Accommodating individual differences classroom
There is a considerable urgency to develop teaching strategies for all students within English immersion programs and provide appropriate professional development for teachers.Of particular interest to this study were intervention strategies for ELL students showing early signs of reading failure and being identified as having learning disabilities and the resulting professional development concerns of teachers.Finally, assessment tools that represent particular requisite skills are very useful in monitoring individual students' progress.Ongoing and frequent assessment provides teachers with current, practical information to guide their further intervention (Deno, 1997; Fuchs, 1989).Phonemic awareness is the ability to focus on and manipulate the individual sounds, or phonemes, in spoken words.This kind of understanding of the sound structure of the language facilitates acquisition of the second "big idea," the alphabetic principle.Assessment serves three important purposes in developing a reading intervention program: (a) identifying students in need of supplemental instruction, (b) guiding instructional planning, and (c) monitoring student progress.
Ongoing assessment that provides teachers with clear information about students' performance levels and progress is an earmark of an effective reading intervention program.
Phonological awareness is the understanding of the different ways that spoken language can be broken into smaller components.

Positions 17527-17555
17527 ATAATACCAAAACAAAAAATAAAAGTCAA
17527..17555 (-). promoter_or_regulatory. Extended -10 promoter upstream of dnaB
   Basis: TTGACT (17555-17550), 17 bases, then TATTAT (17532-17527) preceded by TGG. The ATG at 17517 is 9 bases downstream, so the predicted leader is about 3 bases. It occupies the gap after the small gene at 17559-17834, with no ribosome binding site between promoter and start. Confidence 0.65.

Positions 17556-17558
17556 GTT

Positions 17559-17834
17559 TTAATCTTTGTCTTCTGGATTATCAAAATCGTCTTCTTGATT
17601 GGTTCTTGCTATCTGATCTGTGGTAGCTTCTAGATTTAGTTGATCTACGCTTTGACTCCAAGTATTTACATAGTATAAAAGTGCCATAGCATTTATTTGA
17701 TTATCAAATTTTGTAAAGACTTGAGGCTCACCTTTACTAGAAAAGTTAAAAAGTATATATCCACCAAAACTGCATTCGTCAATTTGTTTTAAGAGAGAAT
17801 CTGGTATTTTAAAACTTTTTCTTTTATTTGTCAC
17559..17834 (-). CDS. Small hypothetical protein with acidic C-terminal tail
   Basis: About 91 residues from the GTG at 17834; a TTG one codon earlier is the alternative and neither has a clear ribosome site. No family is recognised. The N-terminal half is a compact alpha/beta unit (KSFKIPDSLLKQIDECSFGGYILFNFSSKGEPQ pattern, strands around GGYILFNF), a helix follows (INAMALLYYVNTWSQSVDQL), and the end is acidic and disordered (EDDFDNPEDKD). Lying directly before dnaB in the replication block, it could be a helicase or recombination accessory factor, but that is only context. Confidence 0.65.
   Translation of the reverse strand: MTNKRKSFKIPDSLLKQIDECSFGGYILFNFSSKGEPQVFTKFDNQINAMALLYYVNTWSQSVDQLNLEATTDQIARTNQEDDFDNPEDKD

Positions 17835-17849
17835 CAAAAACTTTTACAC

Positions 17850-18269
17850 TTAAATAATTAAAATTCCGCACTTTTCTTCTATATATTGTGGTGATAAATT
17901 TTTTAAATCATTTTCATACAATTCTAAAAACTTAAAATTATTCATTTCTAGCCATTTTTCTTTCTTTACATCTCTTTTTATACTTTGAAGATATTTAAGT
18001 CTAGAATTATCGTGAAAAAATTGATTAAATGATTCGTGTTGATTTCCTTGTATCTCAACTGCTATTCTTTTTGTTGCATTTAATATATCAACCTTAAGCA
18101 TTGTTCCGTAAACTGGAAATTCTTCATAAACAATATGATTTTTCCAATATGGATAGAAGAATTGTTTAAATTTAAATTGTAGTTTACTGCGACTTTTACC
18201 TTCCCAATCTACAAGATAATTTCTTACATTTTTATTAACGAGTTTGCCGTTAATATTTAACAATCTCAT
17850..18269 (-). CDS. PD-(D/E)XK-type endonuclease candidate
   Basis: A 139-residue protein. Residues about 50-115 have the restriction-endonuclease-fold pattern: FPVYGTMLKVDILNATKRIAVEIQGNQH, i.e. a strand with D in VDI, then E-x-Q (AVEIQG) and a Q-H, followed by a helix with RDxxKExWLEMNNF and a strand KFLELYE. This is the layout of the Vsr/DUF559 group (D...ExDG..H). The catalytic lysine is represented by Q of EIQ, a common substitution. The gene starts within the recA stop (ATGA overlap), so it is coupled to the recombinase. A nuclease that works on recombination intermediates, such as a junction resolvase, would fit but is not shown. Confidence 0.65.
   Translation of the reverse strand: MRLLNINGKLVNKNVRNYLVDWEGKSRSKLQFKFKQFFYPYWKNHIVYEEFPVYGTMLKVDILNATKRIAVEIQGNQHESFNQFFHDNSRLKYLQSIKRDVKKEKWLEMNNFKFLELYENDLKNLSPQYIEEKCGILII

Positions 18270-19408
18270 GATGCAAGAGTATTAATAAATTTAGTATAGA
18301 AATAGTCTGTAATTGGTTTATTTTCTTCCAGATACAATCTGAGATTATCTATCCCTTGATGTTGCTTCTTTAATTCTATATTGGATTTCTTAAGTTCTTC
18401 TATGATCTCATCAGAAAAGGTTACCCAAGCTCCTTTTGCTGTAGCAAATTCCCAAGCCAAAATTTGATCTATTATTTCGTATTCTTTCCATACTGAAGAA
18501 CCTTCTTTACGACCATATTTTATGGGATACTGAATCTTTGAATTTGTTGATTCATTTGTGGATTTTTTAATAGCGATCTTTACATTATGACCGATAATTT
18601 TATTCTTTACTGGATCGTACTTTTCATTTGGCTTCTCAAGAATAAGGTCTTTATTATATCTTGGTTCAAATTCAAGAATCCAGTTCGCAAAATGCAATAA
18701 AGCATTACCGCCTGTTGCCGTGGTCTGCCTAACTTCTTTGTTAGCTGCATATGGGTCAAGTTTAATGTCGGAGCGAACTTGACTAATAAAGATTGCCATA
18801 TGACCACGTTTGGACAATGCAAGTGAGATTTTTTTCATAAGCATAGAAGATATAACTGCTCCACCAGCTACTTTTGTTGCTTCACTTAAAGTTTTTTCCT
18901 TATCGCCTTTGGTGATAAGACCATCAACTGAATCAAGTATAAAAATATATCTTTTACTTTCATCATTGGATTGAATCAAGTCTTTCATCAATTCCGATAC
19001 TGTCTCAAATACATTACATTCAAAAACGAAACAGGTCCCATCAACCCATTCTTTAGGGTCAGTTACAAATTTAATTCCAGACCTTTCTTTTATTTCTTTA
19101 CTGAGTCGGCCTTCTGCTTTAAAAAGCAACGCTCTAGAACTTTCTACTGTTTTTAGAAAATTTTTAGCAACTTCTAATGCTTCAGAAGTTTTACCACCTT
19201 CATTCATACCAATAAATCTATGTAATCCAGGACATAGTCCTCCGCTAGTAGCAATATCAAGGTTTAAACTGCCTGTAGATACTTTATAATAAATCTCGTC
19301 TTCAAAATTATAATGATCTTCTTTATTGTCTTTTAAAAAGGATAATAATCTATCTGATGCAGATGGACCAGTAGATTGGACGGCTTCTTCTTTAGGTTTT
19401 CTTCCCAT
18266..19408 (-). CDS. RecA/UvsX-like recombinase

An important element of phonological awareness is phonemic awareness.
By the later elementary years, those who experience severe reading failure are often given a learning disabilities (LD) label and placed in special education services. Census data, approximately one third of California's population is of Hispanic origin.
English language learners (ELLs), or students whose primary language is other than English and are learning English as a second language, often experience particular challenges in developing reading skills in the early grades. In addition, 25% of California's K-12 students are limited-English proficient, and 80% of these students speak Spanish as their primary language (Gandara, 1997).
Measures of phonemic awareness strongly predict young children's future success in learning to read or, conversely, the likelihood that they will fail (Adams, 1990; Stanovich, 1986). Assessment tools that reflect the most important aspects of the grade-level curriculum provide information about how an individual student performs within the classroom context.